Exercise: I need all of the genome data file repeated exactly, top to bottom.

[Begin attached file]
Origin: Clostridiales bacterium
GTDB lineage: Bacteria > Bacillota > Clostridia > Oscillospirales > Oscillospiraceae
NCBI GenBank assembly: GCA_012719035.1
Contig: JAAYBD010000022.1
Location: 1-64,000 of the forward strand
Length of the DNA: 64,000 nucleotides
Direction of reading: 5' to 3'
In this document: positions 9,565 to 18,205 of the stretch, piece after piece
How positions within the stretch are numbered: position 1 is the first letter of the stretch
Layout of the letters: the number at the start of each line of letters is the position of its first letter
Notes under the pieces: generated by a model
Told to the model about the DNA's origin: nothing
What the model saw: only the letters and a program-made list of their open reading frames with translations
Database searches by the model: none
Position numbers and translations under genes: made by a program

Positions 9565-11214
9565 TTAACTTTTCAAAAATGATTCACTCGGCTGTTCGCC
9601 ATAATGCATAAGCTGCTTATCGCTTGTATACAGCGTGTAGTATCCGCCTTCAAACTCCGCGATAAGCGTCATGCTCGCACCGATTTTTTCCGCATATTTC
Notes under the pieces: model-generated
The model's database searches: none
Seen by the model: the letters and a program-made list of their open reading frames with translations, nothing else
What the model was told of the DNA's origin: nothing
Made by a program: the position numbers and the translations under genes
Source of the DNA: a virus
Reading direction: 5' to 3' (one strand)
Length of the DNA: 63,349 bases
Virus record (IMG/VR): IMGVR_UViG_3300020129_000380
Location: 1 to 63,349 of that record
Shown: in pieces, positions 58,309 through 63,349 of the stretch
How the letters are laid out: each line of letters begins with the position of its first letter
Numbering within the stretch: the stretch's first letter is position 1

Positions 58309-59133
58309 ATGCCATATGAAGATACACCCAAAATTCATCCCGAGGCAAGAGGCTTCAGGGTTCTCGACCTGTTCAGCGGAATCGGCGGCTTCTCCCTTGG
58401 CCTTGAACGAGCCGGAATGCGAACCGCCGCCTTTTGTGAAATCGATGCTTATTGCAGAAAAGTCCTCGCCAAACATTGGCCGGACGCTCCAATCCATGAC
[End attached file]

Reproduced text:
Origin: Clostridiales bacterium
GTDB lineage: Bacteria > Bacillota > Clostridia > Oscillospirales > Oscillospiraceae
NCBI GenBank assembly: GCA_012719035.1
Contig: JAAYBD010000022.1
Location: 1-64,000 of the forward strand
Length of the DNA: 64,000 nucleotides
Direction of reading: 5' to 3'
In this document: positions 9,565 to 18,205 of the stretch, piece after piece
How positions within the stretch are numbered: position 1 is the first letter of the stretch
Layout of the letters: the number at the start of each line of letters is the position of its first letter
Notes under the pieces: generated by a model
Told to the model about the DNA's origin: nothing
What the model saw: only the letters and a program-made list of their open reading frames with translations
Database searches by the model: none
Position numbers and translations under genes: made by a program

Positions 9565-11214
9565 TTAACTTTTCAAAAATGATTCACTCGGCTGTTCGCC
9601 ATAATGCATAAGCTGCTTATCGCTTGTATACAGCGTGTAGTATCCGCCTTCAAACTCCGCGATAAGCGTCATGCTCGCACCGATTTTTTCCGCATATTTC
Notes under the pieces: model-generated
The model's database searches: none
Seen by the model: the letters and a program-made list of their open reading frames with translations, nothing else
What the model was told of the DNA's origin: nothing
Made by a program: the position numbers and the translations under genes
Source of the DNA: a virus
Reading direction: 5' to 3' (one strand)
Length of the DNA: 63,349 bases
Virus record (IMG/VR): IMGVR_UViG_3300020129_000380
Location: 1 to 63,349 of that record
Shown: in pieces, positions 58,309 through 63,349 of the stretch
How the letters are laid out: each line of letters begins with the position of its first letter
Numbering within the stretch: the stretch's first letter is position 1

Positions 58309-59133
58309 ATGCCATATGAAGATACACCCAAAATTCATCCCGAGGCAAGAGGCTTCAGGGTTCTCGACCTGTTCAGCGGAATCGGCGGCTTCTCCCTTGG
58401 CCTTGAACGAGCCGGAATGCGAACCGCCGCCTTTTGTGAAATCGATGCTTATTGCAGAAAAGTCCTCGCCAAACATTGGCCGGACGCTCCAATCCATGAC